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Triumph has some helpful tools for gluten free grocery shopping, traveling and dining out!
Click the above links for information on the latest research, testing, symptoms, resources, local support groups and much more.
Celiac disease, gluten intolerance or non-celiac gluten intolerance are immune reactions to gluten, a protein found in wheat, rye, barley and spelt. An estimated one percent of all Americans suffer from celiac disease, though many have never been diagnosed and are not receiving treatment. Many more are gluten intolerant. Click here to learn more.
Thirty percent (30%) of people newly diagnosed with celiac are more than 60 years old. Click here to get free information for seniors who need to live a gluten-free lifestyle.
Free e-newsletters and e-alerts...
...on breaking developments in the food and beverage industry; general newsletters for European Community or North America; specialty newsletters by product (e.g., carbohydrates and fibers; cereals and bakery preparations; fats & oils; fruit, vegetable, nut ingredients; and health and nutritional ingredients), including gluten-free news items.
Medscape is a leading destination for health research and news, including information on celiac disease. Register for a free account to get news and journal articles. Request alerts on celiac disease and other topics of your choice. Search for information across Medscape's 35 specialty sites from any computer, tablet or Smartphone.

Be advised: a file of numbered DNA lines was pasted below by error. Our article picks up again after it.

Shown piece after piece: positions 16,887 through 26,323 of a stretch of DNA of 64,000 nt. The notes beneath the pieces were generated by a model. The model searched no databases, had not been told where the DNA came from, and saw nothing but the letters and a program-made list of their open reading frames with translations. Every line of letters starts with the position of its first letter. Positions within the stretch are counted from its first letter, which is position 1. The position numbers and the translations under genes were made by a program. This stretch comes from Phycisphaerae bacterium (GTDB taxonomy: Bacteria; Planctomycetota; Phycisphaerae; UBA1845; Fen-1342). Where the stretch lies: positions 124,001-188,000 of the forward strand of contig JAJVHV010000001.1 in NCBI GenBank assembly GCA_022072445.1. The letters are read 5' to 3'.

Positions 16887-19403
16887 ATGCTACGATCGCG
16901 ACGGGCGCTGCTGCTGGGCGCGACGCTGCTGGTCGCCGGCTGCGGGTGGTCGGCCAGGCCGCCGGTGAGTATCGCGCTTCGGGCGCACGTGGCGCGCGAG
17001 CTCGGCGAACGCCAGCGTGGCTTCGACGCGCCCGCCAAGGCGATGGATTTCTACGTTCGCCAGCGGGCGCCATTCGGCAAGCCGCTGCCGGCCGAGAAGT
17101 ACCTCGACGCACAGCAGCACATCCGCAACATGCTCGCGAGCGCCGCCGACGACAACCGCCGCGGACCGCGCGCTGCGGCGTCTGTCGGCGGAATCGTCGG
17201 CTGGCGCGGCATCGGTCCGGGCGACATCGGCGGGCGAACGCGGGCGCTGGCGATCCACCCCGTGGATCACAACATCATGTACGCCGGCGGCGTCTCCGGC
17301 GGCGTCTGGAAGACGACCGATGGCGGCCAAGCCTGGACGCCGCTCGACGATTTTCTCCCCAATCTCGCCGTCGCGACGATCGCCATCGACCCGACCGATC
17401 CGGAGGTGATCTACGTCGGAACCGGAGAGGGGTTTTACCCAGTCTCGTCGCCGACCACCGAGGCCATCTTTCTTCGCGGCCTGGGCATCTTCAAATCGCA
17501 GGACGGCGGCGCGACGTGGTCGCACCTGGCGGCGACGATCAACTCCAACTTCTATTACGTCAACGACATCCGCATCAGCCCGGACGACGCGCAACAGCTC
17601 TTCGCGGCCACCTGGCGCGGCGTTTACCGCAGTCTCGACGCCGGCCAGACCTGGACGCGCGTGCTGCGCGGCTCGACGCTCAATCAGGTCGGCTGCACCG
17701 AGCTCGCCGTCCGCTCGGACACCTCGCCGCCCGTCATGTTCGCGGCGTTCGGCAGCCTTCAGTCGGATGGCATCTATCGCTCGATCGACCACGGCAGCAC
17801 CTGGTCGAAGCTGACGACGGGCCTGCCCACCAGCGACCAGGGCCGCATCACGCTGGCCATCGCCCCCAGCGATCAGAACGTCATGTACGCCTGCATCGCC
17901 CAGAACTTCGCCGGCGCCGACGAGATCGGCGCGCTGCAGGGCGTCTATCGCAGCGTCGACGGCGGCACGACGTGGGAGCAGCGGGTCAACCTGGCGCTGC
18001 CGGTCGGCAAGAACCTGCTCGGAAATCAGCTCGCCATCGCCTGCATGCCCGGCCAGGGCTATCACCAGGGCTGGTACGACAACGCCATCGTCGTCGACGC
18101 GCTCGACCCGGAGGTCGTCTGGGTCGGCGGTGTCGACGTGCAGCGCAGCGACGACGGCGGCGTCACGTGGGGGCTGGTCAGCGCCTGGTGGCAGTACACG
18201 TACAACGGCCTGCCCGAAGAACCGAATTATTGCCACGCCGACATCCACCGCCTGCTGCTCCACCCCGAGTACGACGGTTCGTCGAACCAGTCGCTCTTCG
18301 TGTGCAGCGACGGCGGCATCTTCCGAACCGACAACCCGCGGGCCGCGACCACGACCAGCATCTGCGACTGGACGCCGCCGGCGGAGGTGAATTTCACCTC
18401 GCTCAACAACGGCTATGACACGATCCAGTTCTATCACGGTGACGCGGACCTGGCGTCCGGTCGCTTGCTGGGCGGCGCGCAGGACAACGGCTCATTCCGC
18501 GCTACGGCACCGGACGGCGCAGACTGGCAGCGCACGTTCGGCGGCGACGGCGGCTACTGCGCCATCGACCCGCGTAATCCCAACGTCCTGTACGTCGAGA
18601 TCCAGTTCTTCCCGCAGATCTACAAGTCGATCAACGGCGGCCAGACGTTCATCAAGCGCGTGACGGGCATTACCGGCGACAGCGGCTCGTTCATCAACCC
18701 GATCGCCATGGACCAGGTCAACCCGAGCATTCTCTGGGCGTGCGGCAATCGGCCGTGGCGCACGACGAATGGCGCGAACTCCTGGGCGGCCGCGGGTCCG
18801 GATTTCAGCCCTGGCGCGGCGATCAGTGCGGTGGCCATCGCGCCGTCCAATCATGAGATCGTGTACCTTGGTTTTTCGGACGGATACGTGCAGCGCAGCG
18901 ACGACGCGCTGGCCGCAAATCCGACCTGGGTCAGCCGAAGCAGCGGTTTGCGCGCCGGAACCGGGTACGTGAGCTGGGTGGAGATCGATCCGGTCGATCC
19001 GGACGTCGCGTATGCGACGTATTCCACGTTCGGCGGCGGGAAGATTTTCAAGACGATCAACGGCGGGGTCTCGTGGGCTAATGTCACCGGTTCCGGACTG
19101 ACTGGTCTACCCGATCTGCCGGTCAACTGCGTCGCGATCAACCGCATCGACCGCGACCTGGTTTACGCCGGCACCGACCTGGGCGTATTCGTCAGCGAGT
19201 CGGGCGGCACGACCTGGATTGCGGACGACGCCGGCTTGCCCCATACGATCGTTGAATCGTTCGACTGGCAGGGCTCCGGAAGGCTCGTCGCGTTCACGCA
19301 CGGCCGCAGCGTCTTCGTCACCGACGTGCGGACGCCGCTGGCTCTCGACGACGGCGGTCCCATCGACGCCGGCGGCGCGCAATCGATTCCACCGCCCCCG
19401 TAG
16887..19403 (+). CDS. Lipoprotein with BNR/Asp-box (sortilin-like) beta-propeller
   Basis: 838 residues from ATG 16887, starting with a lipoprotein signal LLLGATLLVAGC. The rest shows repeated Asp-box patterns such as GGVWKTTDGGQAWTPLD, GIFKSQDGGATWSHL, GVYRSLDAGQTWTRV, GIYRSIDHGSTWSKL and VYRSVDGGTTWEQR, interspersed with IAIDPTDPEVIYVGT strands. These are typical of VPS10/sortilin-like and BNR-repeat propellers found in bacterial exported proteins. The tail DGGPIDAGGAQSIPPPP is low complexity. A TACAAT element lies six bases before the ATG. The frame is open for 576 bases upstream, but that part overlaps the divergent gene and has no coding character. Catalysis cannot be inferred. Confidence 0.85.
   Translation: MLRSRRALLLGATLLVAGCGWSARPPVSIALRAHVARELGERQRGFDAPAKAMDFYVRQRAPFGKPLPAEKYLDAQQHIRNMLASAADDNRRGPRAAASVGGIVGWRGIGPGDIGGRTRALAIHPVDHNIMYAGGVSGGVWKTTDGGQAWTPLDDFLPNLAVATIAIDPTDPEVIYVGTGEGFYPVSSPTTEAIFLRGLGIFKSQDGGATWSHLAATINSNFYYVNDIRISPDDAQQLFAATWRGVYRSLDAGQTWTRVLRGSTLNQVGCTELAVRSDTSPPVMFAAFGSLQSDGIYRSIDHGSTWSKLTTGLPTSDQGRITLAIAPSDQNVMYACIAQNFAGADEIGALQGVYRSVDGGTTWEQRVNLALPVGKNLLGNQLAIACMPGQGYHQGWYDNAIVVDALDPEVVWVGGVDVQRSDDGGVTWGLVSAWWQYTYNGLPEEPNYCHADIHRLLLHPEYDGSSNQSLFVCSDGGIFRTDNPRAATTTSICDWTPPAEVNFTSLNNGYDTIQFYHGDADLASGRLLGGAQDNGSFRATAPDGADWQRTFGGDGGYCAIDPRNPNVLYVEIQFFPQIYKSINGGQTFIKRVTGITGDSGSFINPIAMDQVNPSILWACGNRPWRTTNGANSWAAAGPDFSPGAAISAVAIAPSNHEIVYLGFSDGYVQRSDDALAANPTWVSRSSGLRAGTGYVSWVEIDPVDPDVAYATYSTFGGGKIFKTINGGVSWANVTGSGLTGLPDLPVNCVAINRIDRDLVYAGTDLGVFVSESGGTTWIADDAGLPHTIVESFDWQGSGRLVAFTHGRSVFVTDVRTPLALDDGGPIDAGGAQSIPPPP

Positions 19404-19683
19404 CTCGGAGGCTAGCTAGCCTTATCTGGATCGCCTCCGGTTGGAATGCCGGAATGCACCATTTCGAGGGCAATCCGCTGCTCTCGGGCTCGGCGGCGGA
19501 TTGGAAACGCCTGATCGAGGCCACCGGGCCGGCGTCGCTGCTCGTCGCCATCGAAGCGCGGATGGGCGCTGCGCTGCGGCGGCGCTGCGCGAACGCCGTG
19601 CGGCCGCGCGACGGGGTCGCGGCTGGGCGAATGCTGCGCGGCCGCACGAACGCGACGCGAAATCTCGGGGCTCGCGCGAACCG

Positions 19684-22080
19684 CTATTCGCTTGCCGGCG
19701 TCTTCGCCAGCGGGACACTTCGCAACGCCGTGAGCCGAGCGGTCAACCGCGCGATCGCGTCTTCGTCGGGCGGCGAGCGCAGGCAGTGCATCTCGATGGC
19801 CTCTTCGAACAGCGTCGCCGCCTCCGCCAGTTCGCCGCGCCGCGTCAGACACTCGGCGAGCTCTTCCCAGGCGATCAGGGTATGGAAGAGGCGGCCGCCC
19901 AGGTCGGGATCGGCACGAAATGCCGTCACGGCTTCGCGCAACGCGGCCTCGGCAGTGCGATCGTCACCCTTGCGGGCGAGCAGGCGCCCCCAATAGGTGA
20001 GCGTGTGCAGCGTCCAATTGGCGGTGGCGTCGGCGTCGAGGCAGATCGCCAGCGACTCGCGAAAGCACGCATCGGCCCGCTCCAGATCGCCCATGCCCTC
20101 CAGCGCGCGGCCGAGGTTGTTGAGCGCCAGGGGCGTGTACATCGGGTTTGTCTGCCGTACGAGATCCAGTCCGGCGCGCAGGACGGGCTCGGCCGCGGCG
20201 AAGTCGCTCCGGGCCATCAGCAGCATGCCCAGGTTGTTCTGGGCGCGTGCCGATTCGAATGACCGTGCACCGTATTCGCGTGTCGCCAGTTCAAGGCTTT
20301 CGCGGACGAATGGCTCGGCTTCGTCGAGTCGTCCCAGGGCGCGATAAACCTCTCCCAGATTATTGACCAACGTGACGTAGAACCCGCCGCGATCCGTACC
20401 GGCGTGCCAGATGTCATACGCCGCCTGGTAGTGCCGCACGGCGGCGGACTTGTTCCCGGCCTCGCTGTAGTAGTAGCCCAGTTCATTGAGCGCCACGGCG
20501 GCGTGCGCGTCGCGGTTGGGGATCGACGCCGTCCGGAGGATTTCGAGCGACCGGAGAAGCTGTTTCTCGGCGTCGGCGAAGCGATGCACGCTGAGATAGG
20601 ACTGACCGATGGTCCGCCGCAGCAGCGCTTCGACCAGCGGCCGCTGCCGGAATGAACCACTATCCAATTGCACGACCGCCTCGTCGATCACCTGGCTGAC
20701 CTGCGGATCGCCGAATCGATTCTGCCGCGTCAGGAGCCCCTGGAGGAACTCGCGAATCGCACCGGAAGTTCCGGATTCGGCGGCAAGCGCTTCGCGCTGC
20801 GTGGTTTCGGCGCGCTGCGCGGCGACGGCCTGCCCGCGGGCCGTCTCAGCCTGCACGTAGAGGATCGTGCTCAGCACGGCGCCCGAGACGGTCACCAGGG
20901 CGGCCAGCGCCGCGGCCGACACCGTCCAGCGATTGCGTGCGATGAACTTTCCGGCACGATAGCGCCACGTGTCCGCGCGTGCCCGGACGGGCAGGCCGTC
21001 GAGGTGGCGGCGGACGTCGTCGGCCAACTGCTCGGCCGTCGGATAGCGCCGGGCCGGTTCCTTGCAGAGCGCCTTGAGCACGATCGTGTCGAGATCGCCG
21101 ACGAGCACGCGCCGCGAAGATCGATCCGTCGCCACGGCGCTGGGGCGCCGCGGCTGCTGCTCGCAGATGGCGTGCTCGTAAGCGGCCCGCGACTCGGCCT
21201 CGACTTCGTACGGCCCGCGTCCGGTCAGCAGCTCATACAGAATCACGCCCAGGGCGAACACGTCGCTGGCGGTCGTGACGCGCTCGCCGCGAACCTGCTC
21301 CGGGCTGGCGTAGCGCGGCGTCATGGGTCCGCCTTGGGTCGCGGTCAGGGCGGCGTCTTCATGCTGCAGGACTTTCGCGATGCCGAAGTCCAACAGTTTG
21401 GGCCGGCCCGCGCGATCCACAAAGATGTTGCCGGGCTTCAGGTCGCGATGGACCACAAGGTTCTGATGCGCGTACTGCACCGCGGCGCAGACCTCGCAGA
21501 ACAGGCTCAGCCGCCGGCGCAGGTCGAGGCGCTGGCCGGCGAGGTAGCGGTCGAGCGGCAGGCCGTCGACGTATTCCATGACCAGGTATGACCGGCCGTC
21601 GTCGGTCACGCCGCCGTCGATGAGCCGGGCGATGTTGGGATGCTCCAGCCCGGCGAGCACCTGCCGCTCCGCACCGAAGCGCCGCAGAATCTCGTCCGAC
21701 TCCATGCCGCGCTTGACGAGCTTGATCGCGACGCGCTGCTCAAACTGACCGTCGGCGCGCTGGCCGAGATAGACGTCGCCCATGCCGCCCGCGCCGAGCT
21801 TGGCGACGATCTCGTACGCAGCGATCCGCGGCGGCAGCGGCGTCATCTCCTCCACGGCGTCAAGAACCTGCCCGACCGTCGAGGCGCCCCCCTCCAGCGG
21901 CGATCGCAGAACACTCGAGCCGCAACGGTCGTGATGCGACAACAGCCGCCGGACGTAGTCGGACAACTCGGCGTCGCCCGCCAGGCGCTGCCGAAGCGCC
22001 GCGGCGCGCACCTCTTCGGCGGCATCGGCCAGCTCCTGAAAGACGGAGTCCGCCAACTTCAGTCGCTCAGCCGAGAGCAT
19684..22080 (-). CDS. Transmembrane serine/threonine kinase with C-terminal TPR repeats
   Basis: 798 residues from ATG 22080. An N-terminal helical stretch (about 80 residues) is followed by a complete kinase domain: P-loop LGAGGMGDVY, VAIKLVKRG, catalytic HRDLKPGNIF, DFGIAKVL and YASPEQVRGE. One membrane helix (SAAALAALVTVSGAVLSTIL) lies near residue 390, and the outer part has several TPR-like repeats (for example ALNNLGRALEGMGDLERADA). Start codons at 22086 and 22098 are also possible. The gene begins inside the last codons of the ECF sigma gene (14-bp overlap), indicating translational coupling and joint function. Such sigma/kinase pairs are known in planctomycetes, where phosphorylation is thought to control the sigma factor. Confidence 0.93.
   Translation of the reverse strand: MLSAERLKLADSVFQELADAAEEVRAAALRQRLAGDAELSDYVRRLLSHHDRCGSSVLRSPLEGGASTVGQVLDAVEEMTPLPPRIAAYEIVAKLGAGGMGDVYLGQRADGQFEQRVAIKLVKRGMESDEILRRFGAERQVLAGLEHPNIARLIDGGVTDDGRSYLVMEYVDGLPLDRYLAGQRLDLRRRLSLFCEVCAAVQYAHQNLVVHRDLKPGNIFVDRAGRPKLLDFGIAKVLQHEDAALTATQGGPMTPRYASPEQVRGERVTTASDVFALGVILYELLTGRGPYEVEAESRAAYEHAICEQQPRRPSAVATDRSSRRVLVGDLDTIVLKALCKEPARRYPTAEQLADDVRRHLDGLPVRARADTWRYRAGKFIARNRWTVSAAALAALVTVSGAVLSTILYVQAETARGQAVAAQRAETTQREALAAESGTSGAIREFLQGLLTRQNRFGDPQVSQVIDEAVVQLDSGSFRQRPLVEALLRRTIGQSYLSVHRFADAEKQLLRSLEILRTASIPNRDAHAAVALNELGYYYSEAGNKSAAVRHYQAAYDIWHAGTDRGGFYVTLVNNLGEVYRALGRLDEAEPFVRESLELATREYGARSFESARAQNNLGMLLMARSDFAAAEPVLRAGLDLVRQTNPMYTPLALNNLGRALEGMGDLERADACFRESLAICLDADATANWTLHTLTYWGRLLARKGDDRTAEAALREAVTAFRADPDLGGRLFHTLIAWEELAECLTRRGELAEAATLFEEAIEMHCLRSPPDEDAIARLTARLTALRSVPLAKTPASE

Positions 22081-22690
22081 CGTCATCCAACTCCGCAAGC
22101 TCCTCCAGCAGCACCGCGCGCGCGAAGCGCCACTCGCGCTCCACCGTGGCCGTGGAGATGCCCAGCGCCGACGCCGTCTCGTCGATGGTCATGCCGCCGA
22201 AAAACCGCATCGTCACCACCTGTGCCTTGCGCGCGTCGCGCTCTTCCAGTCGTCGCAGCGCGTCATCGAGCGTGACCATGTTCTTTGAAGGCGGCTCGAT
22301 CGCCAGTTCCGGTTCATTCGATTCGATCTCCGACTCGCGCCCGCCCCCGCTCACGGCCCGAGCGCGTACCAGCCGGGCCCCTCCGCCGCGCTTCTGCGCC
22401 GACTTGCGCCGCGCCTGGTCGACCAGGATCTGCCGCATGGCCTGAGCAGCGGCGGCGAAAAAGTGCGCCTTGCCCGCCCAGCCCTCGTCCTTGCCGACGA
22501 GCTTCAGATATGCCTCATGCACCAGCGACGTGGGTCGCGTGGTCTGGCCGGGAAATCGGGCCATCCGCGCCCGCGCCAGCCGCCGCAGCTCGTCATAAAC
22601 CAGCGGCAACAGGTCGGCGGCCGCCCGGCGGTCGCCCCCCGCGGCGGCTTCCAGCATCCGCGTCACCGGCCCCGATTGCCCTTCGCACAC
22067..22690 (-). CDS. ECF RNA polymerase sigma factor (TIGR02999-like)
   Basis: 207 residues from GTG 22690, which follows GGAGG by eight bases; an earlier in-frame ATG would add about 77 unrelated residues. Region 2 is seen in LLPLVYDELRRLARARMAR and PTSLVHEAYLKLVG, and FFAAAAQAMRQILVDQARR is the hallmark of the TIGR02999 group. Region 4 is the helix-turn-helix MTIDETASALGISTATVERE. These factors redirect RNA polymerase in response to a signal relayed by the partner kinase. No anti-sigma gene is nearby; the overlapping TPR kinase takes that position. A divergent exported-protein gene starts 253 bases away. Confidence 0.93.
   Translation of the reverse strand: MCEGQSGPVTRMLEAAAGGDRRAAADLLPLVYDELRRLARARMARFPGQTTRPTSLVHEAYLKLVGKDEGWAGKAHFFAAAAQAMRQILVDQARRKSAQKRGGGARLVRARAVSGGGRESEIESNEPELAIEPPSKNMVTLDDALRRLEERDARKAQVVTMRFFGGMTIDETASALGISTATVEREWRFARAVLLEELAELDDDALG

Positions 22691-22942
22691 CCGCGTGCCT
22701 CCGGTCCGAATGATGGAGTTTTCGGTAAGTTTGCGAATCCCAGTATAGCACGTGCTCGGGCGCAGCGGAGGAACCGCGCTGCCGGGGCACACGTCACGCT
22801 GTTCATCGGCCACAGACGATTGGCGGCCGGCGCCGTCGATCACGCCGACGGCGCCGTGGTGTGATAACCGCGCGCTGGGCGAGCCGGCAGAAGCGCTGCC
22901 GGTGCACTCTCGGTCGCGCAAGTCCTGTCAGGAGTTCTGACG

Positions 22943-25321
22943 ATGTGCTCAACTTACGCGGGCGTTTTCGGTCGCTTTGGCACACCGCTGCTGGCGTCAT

Example of a Medscape Celiac Disease Alert:
Review Article: Coeliac Disease, New Approaches to Therapy by S. Rashtak; J. A. Murray. Posted: 04/03/2012; Alimentary Pharmacology & Therapeutics. 2012;35(7):768-781. © 2012 Blackwell Publishing.
Abstract: Coeliac disease is managed by life-long gluten withdrawal from the diet. However, strict adherence to a gluten-free diet is difficult and is not always effective. Novel therapeutic approaches are needed to supplement or even replace the dietary treatment.
Aim: To review recent advances in new therapeutic options for coeliac disease.
Results: Several new therapeutic approaches for coeliac disease are currently under development by targeting its
underlying pathogenesis. Alternate therapies range from reproduction of harmless wheat strains to immunomodulatory approaches. Some of these therapies
such as enzymatic cleavage of gluten and permeability inhibitors have shown promise in clinical studies.
Conclusions: Gluten-free diet is still the only practical treatment for patients with coeliac disease. Novel strategies provide promise of alternative adjunctive approaches to diet restriction alone for patients with this disorder.
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